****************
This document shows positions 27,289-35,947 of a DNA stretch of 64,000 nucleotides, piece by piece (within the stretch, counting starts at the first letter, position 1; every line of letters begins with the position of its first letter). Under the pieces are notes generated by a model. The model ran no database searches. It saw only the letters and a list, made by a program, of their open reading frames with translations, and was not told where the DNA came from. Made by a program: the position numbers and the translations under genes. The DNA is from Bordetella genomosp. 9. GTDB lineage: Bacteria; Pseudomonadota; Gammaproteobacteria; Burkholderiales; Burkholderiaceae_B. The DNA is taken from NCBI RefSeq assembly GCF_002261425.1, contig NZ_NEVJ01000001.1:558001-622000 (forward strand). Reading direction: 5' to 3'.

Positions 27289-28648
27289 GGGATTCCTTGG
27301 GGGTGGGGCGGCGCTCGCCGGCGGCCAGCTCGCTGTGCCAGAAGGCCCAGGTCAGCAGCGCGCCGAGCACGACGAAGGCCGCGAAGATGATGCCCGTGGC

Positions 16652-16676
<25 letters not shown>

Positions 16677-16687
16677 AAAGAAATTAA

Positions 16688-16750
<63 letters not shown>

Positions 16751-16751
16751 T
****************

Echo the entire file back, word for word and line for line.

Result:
This document shows positions 27,289-35,947 of a DNA stretch of 64,000 nucleotides, piece by piece (within the stretch, counting starts at the first letter, position 1; every line of letters begins with the position of its first letter). Under the pieces are notes generated by a model. The model ran no database searches. It saw only the letters and a list, made by a program, of their open reading frames with translations, and was not told where the DNA came from. Made by a program: the position numbers and the translations under genes. The DNA is from Bordetella genomosp. 9. GTDB lineage: Bacteria; Pseudomonadota; Gammaproteobacteria; Burkholderiales; Burkholderiaceae_B. The DNA is taken from NCBI RefSeq assembly GCF_002261425.1, contig NZ_NEVJ01000001.1:558001-622000 (forward strand). Reading direction: 5' to 3'.

Positions 27289-28648
27289 GGGATTCCTTGG
27301 GGGTGGGGCGGCGCTCGCCGGCGGCCAGCTCGCTGTGCCAGAAGGCCCAGGTCAGCAGCGCGCCGAGCACGACGAAGGCCGCGAAGATGATGCCCGTGGC

Positions 16652-16676
<25 letters not shown>

Positions 16677-16687
16677 AAAGAAATTAA

Positions 16688-16750
<63 letters not shown>

Positions 16751-16751
16751 T